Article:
‘We’re a Little Frustrated’: State Denies Request to Change Speed Limit on Route 123 


A flipped SUV at Route 123 by the Merritt Parkway's Exit 38 southbound ramp in October 2021. Photo published with permission from its owner

One year after the town formally requested that the state make the speed limit along Route 123 in New Canaan 40 mph throughout, the Connecticut Department of Transportation issued its denial, officials say.

Citing safety concerns, the Police Commission last April backed the town’s request to convert two 45 mph zones—at the southernmost and northernmost stretches of the state road through New Canaan—to 40 mph.

The state “took over a year to analyze it and came back and basically said they’re not going to change anything,” Police Chief John DiFederico told members of the Police Commission at their April 19 meeting, held at police headquarters and via videoconference.

“They agreed to extend the 45 mph zone a little bit further south of the Lakeview area but that was it,” DiFederico said. “They are not going to change it.”

He added, “This is all residential areas, all residential roads. People pulling out of their driveways into traffic. And on the northern end they’re pulling out into a 45 mph passing zone, which is incredibly dangerous. But unfortunately the state only looks at motor vehicle analytics and if there’s no accidents, they don’t want to do anything. So we’re a little frustrated with the outcome.”

“There’s really no recourse for us,” DiFederico said.

Commissioner Paul Foley voiced his displeasure.

“I’m just glad they took a whole year to decide this,” he said dryly. “I think it’s a wonderful use of time.”

When Foley said, “So if we have enough accidents then they’ll change their mind or review it again, I guess?” DiFederico responded, “Maybe.”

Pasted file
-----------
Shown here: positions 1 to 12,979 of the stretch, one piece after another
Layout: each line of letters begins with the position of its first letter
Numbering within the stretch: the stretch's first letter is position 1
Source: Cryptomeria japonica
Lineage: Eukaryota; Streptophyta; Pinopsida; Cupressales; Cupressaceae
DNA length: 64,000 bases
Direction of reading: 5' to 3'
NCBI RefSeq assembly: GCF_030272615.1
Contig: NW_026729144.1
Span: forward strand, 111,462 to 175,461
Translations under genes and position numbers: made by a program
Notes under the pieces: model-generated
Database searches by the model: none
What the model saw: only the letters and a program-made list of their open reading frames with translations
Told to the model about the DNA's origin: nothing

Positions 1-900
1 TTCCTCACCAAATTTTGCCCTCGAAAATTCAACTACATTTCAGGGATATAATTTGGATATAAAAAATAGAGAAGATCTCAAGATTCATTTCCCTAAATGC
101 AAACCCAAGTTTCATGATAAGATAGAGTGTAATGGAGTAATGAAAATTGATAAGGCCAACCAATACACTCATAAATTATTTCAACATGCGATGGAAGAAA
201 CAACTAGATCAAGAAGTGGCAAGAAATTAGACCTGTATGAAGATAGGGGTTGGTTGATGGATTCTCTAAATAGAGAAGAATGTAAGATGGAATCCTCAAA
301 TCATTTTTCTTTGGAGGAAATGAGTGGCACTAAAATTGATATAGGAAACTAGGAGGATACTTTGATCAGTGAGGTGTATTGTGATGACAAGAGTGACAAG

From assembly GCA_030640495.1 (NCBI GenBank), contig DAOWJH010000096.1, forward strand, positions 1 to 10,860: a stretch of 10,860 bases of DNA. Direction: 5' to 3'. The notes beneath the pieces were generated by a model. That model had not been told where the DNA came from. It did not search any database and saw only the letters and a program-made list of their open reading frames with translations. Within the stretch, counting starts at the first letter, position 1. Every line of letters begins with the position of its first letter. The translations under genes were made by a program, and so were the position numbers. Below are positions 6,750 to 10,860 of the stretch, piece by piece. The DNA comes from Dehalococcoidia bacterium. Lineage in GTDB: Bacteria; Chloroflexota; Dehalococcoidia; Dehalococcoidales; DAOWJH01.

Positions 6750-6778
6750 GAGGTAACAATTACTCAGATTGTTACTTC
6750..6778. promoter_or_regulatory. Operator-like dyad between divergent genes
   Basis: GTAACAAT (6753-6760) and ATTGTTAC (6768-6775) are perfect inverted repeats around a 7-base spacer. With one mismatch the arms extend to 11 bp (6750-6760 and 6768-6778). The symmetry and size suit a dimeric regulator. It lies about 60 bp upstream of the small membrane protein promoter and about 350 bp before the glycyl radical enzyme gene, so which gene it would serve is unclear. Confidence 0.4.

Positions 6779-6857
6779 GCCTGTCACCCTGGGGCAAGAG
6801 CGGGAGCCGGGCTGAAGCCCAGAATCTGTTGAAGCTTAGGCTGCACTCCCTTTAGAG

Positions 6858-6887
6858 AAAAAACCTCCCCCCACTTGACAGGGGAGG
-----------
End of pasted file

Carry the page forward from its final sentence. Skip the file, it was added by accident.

Foley then said, “Gotta love ‘em.”

Public Works Director Tiger Mann said the state may have taken even longer to respond to the request had it not been for the diligence of Jennifer Mardorf, administrative assistant to the chief of police.

“I would get a phone call from a resident, they would call Jen and she would push the thing along,” Mann said. “Without that extra push I think it would have taken longer.”

There’s no appeal process for the town, Mann said.

DiFederico said that at the time state officials came to New Canaan to review Route 123 traffic he asked whether police could assist by providing information, but the DOT declined that help.

“They did come out and visit and I asked them, ‘Why didn’t you ask us to go with you to give you some local insight as to what we’re experiencing?’ and they said they don’t do that because they don’t want it to bias the outcome of their review,” DiFederico said. 

Mann noted that the state did ask for DiFederico’s view on the matter at some point. However, the chief said, that was after the state “basically already decided” to deny the request.

3 thoughts on “‘We’re a Little Frustrated’: State Denies Request to Change Speed Limit on Route 123 

  1. Perhaps the Town should lobby the state of install speed cameras on Rt 123 to at least keep people to the 45 mph posted limit. This is not quite as effective as reducing the speed limit, but would improve the margin for driver error by slowing down those going 50 mph or faster.

  2. Reducing the speed to 40mph and taking away the passing zones will only slow down people even more. America is littered with 55mph roads that have driveways and allow passing. Stating a safety issue when an accident has never occurred is like saying driving can be dangerous. Between slowing down the roads and slowing down the trains, a commute to NYC has increased from about 80 minutes when I moved here in 2008 to about 105 minutes presently. Keep in mind that there is no passing from the north intersection of 123 and 35 to the New Canaan border. This straight and clear mile is the best chance for drivers who wish to pass grandma or the landscaping truck.

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